ployment of remedies. A careful examination of the parts,so far as can be effected, and a right knowledge of themost prominent symptoms, exemplifies, in the progress of bothforms of these maladies, a just estimate of the degree oiinflammation-the amount of spasms-the true tempera-ment-the age—the history, and a consideration of collateralfacts, will only lead to truthful deductions. The paroxysms ofdyspnoea, ever, to a greater or less extent, observed duringthe progress of croup, is more depending upon the irritationproduced in the recurrent laryngeal branches which go tosupply the muscles of the larynx than from the mechanicalobstruction, by effusion of membraneous exudation, given tothe ingress of air; and in the fatal instances of laryngitis, (inthe adult,) such is generally the manner in which death proxi-mately ensues. Ve can now call to mind some cases of

laryngitis that went on to a mortal termination, and proved,on inspection, not to have been fatal entirely from the quan-tity of plastic matter thrown out around the glottis, becausethe fissure was partly patulous, but where it was evident spas-modic contraction must have coexisted. When there is buta moderate quantity of effused matter surrounding the glot-tided chink, it does not require the superaddition of anyconsiderable excess of spasm to destroy life. There is, then,a co-operation, as it were, of morbid actions, and as the actualexcitant (inflammation) to the anormal muscular rigidity iscontinuous, the spasm is thus likely to be so persistent as toproduce death. In respect to what we have said with regardto nervous children, Itayland, who is quoted by our author,thus delivers himself on that point :-

" It (croup) sometimes assumes a spasmodic form, insomuchas the vascular excitement is comparatively trifling, whilstspasm of the glottis and general convulsions occur frequentlyduring the disease, and the remissions are singularly long andcomplete:’-p. 8.

As we have said, it is only recently that pathologists havedefined so definitely these complaints; and we are of opinionthat numbers of cases of so-called croup were considered as andtreated for such, when they were reallv of a non-inflammatorylaryngismal character. It is not to be supposed, that becausea child is taken with a sudden fit of dyspncea, attended withcroupy respiration, and at an age when croup usually prevails,

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together with being under circumstances deemed favourableto its development, that it necessarily follows as being croup;a further state of things should first be determined upon, andthe most decisive of these is, whether any traces of inflamma-tion be visible in the throat. In true exudative croup, suchcan always, to a greater or less extent, be observed. If thereshould be sudden and unpremonitory supervention of the

paroxysm, without any previous sore-throat, or symptoms ofcynanche trachealis before, it is far most probable that theaffection was merely laryngismus, and the patient should bepromptly treated for a spasmodic, not an inflammatory disease.We have asserted that the laryngismal affection is oftencaused by a reflex action in the nervous system, and such we eknow to be the case, both from pathological inspections andexperimental investigations. Disease of the brain itself, assoftening, the effusion of serosity, and tumours, will produceit; enlargement of the thyroid gland, mechanical pressureupon the laryngeals by tumours in the neck, will give rise tospasmodic closure of the glottis. The experiments of the lateDr. John Reid showed, most conclusively, how irritation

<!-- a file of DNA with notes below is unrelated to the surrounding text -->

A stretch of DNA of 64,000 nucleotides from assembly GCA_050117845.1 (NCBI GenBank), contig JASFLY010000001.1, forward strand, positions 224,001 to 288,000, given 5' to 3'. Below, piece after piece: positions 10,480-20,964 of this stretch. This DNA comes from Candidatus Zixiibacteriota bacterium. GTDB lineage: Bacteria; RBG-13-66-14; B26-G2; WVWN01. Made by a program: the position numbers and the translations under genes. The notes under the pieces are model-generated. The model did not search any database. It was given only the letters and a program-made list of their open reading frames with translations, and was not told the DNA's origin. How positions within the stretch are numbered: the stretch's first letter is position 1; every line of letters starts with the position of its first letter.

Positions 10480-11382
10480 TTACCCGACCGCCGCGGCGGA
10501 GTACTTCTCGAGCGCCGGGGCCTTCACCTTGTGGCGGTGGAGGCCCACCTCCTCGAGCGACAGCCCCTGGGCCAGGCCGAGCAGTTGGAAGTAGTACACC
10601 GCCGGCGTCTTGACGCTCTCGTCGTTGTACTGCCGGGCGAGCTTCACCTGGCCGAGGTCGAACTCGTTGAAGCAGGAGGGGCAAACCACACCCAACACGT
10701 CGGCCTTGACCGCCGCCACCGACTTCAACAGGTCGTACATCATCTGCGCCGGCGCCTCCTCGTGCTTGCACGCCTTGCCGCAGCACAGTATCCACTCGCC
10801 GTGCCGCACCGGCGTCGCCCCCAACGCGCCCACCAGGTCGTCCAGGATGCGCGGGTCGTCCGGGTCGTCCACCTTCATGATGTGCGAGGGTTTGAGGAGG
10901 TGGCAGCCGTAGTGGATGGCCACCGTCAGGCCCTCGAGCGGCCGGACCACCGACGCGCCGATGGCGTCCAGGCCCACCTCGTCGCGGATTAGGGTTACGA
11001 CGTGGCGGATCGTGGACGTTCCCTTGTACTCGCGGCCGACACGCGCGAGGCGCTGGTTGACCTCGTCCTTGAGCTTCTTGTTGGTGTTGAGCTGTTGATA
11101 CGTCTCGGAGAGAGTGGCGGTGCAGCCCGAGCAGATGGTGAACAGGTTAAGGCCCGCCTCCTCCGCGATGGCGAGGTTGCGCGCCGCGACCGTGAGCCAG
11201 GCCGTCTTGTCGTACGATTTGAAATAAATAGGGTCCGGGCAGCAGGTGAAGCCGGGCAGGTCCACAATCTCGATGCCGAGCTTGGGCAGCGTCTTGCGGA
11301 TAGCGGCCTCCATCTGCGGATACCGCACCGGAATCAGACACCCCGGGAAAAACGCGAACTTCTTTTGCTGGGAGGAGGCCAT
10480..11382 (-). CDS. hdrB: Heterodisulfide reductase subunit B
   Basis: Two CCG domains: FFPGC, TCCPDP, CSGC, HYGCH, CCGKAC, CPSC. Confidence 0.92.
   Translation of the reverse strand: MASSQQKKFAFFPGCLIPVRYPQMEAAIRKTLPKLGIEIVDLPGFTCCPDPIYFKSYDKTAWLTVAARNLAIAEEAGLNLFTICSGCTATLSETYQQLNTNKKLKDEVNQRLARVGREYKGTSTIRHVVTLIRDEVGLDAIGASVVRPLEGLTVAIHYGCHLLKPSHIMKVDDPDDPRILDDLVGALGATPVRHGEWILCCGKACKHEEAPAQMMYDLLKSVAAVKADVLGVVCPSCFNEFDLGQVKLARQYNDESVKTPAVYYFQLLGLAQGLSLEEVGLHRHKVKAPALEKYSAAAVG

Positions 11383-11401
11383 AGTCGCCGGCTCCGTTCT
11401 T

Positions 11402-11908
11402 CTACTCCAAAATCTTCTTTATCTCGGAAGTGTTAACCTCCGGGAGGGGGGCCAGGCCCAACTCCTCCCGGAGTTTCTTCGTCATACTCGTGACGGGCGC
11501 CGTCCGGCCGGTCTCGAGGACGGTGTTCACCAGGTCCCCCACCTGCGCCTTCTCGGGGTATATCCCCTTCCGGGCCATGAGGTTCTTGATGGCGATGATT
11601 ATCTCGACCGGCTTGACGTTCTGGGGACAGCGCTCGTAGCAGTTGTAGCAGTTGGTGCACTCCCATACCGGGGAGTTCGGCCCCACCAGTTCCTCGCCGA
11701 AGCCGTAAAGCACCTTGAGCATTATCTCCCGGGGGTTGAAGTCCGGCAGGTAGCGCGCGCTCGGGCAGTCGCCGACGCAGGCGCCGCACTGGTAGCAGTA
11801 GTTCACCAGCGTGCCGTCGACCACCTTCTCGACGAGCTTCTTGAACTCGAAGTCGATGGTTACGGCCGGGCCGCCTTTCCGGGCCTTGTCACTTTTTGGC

applied to the terminal filaments of the recurrents caused thesame phenomena. It has been stated, as a question, however,whether this closure of the orifice be proximately producedby the anormal contraction of all the muscles proper to thelarynx, or from a paralytic condition of the antagonizing setof muscles, whose functions are to keep the glottis open?This question, now incidentally mentioned, is a mere physio-logical doubt, and reducible to no practical bearing. Havingsaid that lesion in the encephalic mass is often followed byspasm of the glottis, it is inferrible that sanguineous conges-tion would, in like manner, as by the exudation of serosity,tumours, &c., cause such pressure and arrestment of its func-tions as might endanger or destroy life. In epilepsy, vascular ’’

obstruction at the base of the brain in this manner producesthe asphyxial symptoms that accompany the epileptic pa-roxysms ; and, indeed, in these fits there is a cycle of pheno-mena operating as cause and effect, by pressure giving rise tospasmodic closure of the glottis, the non-aeration of theblood increasing the vascular obstruction, and still further pro-ducing vascular congestion and mechanical irritation in thegreat nervous centres, which continued, augment in multipleratio a deleterious effect upon the vital functions; and thus itis, in puerperal and other fits of that nature, that the emissionof blood, by relieving the cerebro-spinal organs, is a practiceso rational and beneficial. There is " an hysterical affectionof adult age, described by Dr. Cheyne, which not unfrequentlyassumes the character of croup," (p. 11.) This form of thedisease has of late been particularly pointed out by Dr.Wardell, who, in several controversial and other papers, hasclearly shown that a non-inflammatory, purely spasmodic form,does at times occur in the adult, and assume symptoms similarto those which are more commonly observed in children.Dr. Wardell says—" It is by far most frequently seen in thepersons of hysterically-inclined females, but it may be ob-

served, though rarely, in excitable, nervous young men, oryouths about puberty." - (Ranking’s Retrospect, vol. viii.

p. 38.)"The essential pathological character of croup is inflam-

mation of the lining membrane of the larynx and trachea, at-tended by a concrete albuminous exudation, is unanimouslyadmitted by the best pathologists of the day."-p. 13.